After almost three days in Ho Chi Minh City, Steph, Rickie, and I were feeling a serious need to get the hell out! The city was overwhelming, difficult to navigate, and really polluted.
Thus, we hopped an evening bus to Can Tho, a small town on the Mekong Delta, after having one last meal in HCMC at a great restaurant around the corner from our hotel. We arrived fairly late in the evening after an interesting movie display of white and asian women doing Ku Fu fighting and a stop at a massive rest stop filled with an indoor market and small restaurants. Here is the short lived encounter with the raw meat wedding cakes. Instead, Rickie stuck to the dumpling you’ll find in the pictures. Mystery meat and hard boiled egg? At least it was cooked.
It was a relief to get off the bus since by the end it was filled with the stench of vomit, and there wasn’t a bathroom in sight. At the hotel we were instantly greeted by a small Vietnamese man who wanted to sell us a tour of the floating markets in the morning. Since it was so late, and we only wanted to stay a day in Can Tho, we didn’t have much choice but to try and negotiate a deal with him.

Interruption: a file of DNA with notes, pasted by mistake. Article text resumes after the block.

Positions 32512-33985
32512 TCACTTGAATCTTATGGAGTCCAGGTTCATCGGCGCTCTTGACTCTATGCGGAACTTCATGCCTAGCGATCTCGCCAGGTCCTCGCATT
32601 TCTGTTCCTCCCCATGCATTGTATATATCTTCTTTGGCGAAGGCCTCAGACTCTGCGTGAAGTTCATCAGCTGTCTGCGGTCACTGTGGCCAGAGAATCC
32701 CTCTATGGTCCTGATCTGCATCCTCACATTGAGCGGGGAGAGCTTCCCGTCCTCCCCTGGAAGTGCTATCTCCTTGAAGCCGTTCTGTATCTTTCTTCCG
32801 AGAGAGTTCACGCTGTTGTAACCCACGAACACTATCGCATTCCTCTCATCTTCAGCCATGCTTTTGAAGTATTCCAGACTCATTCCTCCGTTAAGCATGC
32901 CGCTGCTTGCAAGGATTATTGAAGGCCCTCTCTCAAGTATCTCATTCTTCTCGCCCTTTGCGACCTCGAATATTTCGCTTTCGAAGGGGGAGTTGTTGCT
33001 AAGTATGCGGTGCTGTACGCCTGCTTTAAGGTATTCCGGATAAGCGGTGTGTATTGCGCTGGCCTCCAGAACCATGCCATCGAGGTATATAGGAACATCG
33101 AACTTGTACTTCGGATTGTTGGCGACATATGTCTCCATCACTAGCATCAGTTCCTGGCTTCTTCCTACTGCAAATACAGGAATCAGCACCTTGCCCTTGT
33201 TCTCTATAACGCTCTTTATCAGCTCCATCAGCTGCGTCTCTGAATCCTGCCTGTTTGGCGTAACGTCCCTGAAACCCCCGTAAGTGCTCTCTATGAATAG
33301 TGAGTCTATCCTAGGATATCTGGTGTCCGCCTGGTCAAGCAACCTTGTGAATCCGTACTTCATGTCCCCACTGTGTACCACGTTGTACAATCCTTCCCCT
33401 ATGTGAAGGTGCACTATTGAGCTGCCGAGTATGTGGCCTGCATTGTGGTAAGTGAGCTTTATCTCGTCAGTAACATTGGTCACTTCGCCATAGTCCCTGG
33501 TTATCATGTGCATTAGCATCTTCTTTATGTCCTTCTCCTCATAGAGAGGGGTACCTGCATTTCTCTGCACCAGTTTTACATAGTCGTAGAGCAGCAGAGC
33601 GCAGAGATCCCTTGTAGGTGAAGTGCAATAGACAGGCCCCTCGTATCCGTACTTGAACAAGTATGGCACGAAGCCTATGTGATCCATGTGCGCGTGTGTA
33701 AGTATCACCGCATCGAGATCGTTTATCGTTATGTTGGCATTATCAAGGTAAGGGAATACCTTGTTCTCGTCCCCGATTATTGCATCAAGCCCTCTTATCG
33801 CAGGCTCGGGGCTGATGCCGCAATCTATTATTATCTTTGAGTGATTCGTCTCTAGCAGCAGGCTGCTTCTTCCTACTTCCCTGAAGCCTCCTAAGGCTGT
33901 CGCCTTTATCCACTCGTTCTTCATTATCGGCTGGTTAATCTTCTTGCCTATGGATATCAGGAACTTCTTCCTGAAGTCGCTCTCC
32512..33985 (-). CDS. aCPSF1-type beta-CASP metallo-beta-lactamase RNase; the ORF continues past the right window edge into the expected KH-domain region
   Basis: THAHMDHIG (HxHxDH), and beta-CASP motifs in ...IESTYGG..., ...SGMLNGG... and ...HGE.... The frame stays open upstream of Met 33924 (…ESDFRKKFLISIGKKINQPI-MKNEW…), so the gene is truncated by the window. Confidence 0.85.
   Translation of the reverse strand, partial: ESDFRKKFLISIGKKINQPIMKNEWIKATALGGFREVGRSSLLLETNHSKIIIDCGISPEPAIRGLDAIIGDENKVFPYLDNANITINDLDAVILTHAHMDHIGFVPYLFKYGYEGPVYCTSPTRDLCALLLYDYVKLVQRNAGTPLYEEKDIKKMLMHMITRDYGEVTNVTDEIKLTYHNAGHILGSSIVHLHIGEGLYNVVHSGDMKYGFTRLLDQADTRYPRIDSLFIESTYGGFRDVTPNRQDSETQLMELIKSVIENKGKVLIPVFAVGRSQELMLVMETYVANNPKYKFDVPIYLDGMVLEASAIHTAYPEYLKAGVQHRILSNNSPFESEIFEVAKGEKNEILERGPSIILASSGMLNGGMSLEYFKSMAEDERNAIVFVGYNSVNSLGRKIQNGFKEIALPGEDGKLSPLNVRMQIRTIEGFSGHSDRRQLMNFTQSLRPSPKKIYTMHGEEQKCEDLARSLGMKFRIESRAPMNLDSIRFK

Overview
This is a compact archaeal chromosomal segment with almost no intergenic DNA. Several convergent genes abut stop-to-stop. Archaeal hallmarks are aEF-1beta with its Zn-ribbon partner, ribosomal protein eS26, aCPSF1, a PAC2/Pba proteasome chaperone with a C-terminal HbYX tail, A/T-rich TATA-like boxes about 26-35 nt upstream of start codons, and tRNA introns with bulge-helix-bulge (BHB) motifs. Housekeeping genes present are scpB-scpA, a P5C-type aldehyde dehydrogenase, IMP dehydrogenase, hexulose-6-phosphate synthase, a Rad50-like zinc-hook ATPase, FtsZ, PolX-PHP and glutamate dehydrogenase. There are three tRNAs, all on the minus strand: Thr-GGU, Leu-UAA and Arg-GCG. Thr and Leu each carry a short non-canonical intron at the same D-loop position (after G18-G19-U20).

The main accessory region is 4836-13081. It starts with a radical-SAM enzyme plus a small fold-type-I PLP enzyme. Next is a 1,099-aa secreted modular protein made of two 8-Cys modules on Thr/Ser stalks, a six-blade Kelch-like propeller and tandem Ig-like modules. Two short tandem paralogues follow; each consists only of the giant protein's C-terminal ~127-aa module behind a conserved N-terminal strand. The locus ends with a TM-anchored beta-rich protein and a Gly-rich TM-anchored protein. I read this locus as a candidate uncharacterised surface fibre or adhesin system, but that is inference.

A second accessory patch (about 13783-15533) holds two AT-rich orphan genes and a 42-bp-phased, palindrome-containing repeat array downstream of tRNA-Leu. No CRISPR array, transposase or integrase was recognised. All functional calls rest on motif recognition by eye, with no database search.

Our 5 am wake up call wasn’t too welcome, but it was totally worth it in the end. We made it out on the water before right as the sun was rising 🙂 Our boat river, Hung, was super sweet. He did a great job driving (even through the thick weeds!!) and had a lot to share in terms of the nature we saw along the way, like how the leaves on garlic and lime trees, when crushed, smell like lime and garlic respectively.
Another neat activity was stopping to watch rice noodle production, and also got to see a rice paddy. The highlight of the trip might have been crossing the bamboo bridge…we weren’t sure it was going to hold!
The markets themselves were also really cool, although I had envisioned something else. Boats filled with produce pulled up together in certain spots, and men and women (majority women) passed their fruit or vegetables across to one another. It was a great event to be a part of.
Another thing I wasn’t expecting was the noise. The boats are all motor-run, and diesel to top it off. There was a constant puff of exhaust coming from Hung’s boat and every other boat that passed us.
The rest of the day was pretty mellow…lunch, a nap, and a hang at a hotel with effective wireless and delicious, exotic juices. We had to run around that night to figure out how we were getting out of Can Tho so we could continue our journey to Phnom Penh, and I wasn’t too thrilled to hear it would require us waking up at 3.45 the next morning…